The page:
Meanwhile, efficiency measures and structural changes leading to reduced power usage account for 41% of the reductions according to this analysis. In the end, it is EPSA’s view that any ton of CO2 emissions avoided should count as much as the next, regardless of the technology deployed to achieve those reductions. Market mechanisms, such as a price on carbon (supported by the CTC), that allow all resources to compete to reduce emissions will yield the best outcomes.
In restructured competitive markets, the low cost of natural gas and the deployment of new resources exerted economic pressure on older, higher emitting resources. This in turn led to the retirement of those resources. Efficient entry and exit from the market delivered the results that government policies mandated and consumers want. The CTC report notes that coal-to-gas switching continued—even accelerated—during President Trump’s first three years. The author cites a Politico analysis concluding the transition was driven by rising coal prices and cheap, cleaner natural gas and renewables—independent of climate policy.
Clear Rules Needed to Build Clean Energy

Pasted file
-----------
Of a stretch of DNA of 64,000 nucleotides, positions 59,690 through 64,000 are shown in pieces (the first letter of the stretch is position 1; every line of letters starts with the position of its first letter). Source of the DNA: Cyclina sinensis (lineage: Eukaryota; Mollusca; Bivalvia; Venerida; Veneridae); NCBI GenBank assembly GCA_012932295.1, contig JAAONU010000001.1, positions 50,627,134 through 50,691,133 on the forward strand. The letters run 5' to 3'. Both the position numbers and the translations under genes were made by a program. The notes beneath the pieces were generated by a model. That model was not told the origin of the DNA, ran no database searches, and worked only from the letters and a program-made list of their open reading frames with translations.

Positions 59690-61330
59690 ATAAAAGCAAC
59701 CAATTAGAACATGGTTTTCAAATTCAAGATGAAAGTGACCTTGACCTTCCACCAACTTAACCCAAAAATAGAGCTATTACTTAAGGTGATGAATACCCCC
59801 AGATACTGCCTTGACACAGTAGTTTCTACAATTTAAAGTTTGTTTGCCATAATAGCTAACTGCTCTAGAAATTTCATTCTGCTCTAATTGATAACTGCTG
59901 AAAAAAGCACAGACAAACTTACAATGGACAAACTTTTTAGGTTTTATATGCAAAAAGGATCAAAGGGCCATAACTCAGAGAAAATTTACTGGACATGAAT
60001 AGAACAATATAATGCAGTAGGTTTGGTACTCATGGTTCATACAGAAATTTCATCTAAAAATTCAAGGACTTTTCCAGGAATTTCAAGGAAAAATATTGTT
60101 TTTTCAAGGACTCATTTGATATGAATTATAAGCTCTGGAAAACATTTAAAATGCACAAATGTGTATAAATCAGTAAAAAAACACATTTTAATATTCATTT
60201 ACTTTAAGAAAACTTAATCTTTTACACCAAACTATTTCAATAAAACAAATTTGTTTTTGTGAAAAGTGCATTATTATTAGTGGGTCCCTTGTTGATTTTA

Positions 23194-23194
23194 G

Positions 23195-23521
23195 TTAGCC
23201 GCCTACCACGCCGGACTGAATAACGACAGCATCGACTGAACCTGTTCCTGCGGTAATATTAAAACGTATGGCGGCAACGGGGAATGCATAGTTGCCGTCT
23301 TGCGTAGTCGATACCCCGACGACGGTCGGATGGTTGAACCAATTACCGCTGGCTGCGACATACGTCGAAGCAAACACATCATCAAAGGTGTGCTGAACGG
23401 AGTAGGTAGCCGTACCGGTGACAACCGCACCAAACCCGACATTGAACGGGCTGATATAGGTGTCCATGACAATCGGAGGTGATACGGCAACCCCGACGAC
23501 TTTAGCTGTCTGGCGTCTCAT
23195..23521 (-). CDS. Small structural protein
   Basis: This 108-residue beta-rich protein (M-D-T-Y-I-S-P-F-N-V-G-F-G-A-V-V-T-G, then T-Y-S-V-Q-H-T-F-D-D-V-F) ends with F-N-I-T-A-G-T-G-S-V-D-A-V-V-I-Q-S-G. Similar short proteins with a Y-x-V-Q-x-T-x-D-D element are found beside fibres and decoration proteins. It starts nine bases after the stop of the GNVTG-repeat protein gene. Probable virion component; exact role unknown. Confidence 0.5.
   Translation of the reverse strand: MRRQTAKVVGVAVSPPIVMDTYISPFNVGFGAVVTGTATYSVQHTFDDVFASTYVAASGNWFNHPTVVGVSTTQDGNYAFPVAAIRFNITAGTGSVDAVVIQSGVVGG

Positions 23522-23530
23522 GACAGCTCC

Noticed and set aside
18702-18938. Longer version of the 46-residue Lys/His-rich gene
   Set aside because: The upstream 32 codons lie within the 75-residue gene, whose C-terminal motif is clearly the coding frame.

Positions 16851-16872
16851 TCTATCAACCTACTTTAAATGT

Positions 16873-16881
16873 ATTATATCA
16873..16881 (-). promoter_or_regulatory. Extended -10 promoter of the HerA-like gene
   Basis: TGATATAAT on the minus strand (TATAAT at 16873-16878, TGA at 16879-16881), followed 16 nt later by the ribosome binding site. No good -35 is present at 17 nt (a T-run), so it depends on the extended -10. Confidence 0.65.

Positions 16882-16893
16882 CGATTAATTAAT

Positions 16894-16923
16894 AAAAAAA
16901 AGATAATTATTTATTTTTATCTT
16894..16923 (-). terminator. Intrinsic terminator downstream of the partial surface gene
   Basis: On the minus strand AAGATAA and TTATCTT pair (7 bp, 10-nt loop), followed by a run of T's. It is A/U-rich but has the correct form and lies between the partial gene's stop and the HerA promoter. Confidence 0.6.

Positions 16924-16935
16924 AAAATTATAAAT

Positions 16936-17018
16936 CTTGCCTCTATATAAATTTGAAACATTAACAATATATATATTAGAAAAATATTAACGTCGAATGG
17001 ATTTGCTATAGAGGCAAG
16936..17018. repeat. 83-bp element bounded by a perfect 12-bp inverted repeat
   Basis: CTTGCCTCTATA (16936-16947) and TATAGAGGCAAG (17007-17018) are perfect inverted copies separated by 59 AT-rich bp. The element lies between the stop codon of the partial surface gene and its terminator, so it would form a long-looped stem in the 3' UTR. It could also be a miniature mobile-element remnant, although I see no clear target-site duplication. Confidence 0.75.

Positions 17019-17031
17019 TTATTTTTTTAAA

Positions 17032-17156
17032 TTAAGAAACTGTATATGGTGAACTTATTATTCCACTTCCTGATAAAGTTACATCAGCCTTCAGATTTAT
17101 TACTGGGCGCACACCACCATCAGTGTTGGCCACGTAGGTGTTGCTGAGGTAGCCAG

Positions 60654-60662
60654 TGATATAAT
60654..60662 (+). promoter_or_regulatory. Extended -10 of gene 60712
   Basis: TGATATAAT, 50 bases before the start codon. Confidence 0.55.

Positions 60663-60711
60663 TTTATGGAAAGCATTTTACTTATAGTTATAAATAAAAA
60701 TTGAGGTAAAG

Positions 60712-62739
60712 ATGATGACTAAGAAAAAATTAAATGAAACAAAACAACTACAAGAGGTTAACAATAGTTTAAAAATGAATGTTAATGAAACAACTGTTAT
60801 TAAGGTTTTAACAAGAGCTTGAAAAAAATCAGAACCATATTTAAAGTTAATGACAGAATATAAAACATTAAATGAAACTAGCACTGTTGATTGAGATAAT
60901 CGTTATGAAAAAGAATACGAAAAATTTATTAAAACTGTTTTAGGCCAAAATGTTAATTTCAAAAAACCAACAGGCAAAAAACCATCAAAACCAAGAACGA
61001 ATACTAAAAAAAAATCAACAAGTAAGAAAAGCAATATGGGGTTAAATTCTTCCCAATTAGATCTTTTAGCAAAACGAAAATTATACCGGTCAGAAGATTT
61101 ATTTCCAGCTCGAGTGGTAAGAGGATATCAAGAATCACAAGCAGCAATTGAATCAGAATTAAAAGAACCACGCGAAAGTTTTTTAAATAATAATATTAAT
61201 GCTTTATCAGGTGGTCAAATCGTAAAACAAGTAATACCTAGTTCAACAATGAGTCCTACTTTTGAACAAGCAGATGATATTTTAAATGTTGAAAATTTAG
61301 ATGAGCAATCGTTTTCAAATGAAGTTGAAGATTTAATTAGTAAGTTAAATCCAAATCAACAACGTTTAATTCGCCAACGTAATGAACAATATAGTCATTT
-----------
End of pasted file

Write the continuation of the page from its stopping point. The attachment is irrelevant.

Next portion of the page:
Power companies need certainty to continue clean energy progress.
Competitive power suppliers are now building even more efficient, cleaner natural gas plants and increasing amounts of cost-effective renewable electricity capacity and battery storage. EPSA member companies are building the largest battery storage facility in the world and the largest wind project in Idaho. They have partnered with the City of Houston to go 100% renewable and even invest in electric vehicle charging stations. But companies need certainty to continue that progress.
Clear guidelines must be a fundamental building block for any policy design—ensuring objectives and rules do not drastically change with the political winds. The CTC report demonstrates that given a reasonable degree of certainty, investments, in the billions of dollars, will be made in existing and new resources as long as the owner can reasonably expect to be profitable in its operations.